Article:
Iraq War Plan Defended

IRAQ: AMERICAN AT WAR: in this image from video, U.S. Gen. Tommy Franks gestures during a press briefing, at the camp As Sayliyah, Central Command center, Doha, Qatar, Sunday, March 30, 2003. Franks updated the media on the progress of the war on Iraq. AP

Secretary of Defense Donald H. Rumsfeld and Gen. Tommy Franks, the commander of the U.S. war in Iraq Sunday stood behind their war plan amid reports of a disagreement over the size of the initial invasion force.

Franks, speaking at a daily briefing of the U.S. Central Command in Doha, Qatar, was responding to published reports that the requests of U.S. generals for more ground troops were repeatedly denied by Rumsfeld. Reports also quoted U.S. military officials as saying the lack of troops and weapons meant the war might last into the summer.

"One never knows how long a war will take," Franks said.

For his part, Rumsfeld said the plan was all Franks' idea and called it "innovative."

Like Franks, Rumsfeld did not put forth a timetable for the war's end.

"We've never had a timetable. We've always said it could days, weeks or months and we don't know. And I don't think you need a timetable," Rumsfeld said in a broadcast interview.

He acknowledged that resistance "has been in pockets quite stiff. It's going to get more difficult as we move closer to Baghdad," where President Saddam Hussein's most trusted and battled-tested Republican Guards are waiting.

The Washington Post reported that current and former U.S. military officers are blaming Rumsfeld and his aides for the inadequate troop strength on the ground in Iraq, saying the civilian leaders "micromanaged" the deployment plan out of mistrust of the generals and an attempt to prove their own theory that a light, maneuverable force could handily defeat Iraqi President Saddam Hussein.

More than a dozen officers interviewed, including a senior officer in Iraq, said Rumsfeld took significant risks by leaving key units in the United States and Germany at the start of the war. That resulted in an invasion force that is too small, strung out, underprotected, undersupplied and awaiting tens of thousands of reinforcements who will not get there for weeks.

But despite complications from Saddam's arming of paramilitary groups, his preparations for street warfare in Baghdad and in other cities and Iraqi soldiers' fake surrenders, Pentagon defense leaders remained confident about the pace of the invasion. They said the deployment of 100,000 additional forces to Iraq was planned months ago.

U.S. and British forces topped 290,000 in the Persian Gulf. The Army's 4th Infantry Division was being sent, its first supplies expected to arrive in Kuwait within days, and armored cavalry troops and gun-mounted Humvee utility vehicles could be deployed sooner than scheduled.

Franks started his briefing by rattling off nine successes of coalition forces since the beginning of the war, starting with securing southern oil fields.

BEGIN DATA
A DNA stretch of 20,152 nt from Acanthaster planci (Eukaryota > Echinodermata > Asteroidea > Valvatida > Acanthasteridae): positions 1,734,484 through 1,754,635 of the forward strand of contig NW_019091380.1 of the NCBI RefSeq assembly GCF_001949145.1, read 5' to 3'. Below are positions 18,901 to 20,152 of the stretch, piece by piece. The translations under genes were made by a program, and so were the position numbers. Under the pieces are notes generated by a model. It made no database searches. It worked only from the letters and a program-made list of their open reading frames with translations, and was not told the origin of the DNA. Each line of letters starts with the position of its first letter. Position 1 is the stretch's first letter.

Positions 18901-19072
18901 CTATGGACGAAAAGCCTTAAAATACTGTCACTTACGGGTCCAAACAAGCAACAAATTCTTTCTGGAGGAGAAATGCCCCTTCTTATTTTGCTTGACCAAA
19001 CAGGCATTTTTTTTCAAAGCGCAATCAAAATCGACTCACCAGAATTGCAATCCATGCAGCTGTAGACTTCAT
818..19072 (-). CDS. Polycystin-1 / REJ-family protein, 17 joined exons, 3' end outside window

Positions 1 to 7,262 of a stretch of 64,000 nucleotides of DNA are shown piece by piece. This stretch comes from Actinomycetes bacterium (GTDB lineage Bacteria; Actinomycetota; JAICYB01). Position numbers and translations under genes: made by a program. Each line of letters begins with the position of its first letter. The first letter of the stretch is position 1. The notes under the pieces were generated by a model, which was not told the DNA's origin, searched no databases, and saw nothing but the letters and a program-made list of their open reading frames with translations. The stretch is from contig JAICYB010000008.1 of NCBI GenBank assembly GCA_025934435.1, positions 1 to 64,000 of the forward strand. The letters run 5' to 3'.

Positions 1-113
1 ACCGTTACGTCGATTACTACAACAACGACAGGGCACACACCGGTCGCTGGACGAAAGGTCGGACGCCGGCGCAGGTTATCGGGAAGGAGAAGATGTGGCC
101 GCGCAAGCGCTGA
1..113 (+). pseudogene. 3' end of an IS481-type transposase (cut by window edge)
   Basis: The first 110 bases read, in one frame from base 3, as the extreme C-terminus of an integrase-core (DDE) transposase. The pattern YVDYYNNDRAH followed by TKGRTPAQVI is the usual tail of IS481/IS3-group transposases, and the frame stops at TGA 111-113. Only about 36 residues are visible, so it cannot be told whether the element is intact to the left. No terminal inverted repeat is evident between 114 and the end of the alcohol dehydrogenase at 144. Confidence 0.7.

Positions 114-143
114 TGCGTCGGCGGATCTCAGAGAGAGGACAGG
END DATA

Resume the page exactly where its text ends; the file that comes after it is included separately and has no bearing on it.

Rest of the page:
"The Air Force has worked 24 hours a day across every square foot of Iraq, and every day the regime loses more of its military capability," Franks said.

Obviously responding to growing public questions about the U.S. preparation for the war in light of strong resistance met by forces in south and central Iraq, Franks appeared angry at the start of the briefing.

"We're in fact on plan. And where we stand today is not, in my view, only acceptable, but truly remarkable," he said.

Franks also rejected reports that his forces had engaged in an "operational pause" near the gates of Baghdad. U.S. ground forces are about 50 miles south of the city.

"There have been some pundits who have indicated we may be in an operational pause," Franks said. "This simply is not the case."

CBS News Analyst Gen. (Ret.) Perry Smith, for one, feels the capture of Baghdad will present many challenges, but he's not convinced it will be a lengthy campaign.

" … the battle is not likely to take very long, cause many civilian casualties, or many casualties on the part of coalition forces," Smith said

"Fortunately, America and its coalition partners enjoy many advantages that should make the fall of Baghdad less difficult than many pundits and experts predict."

On other fronts, Franks said the coalition had achieved air and ground freedom of action in western Iraq, was staging air operations from a number of captured air fields and had secured the coastline, clearing the way for humanitarian aid shipments to begin.

He said coalition forces had also destroyed a massive terrorist facility in northern Iraq. At least 120 militants were killed in the attack on Ansar al-Islam, an extremist group suspected of being linked to the al Qaeda network.

He also said Iraqis opposed to Saddam were working with coalition forces, notably in an-Nasariyah, where they provided records on ruling Baath party officials. He did not elaborate.

Warplanes have dropped some 6,000 precision-guided munitions, Pentagon officials said, and 675 Tomahawk cruise missiles have been launched from the air and sea -- just seven missing their targets because of apparent mechanical malfunctions.

Tomahawk launches from the eastern Mediterranean Sea and the Red Sea were temporarily suspended because some missiles fell into Turkey and Saudi Arabia on their way to Iraq.
  • Jaime Holguin

Comments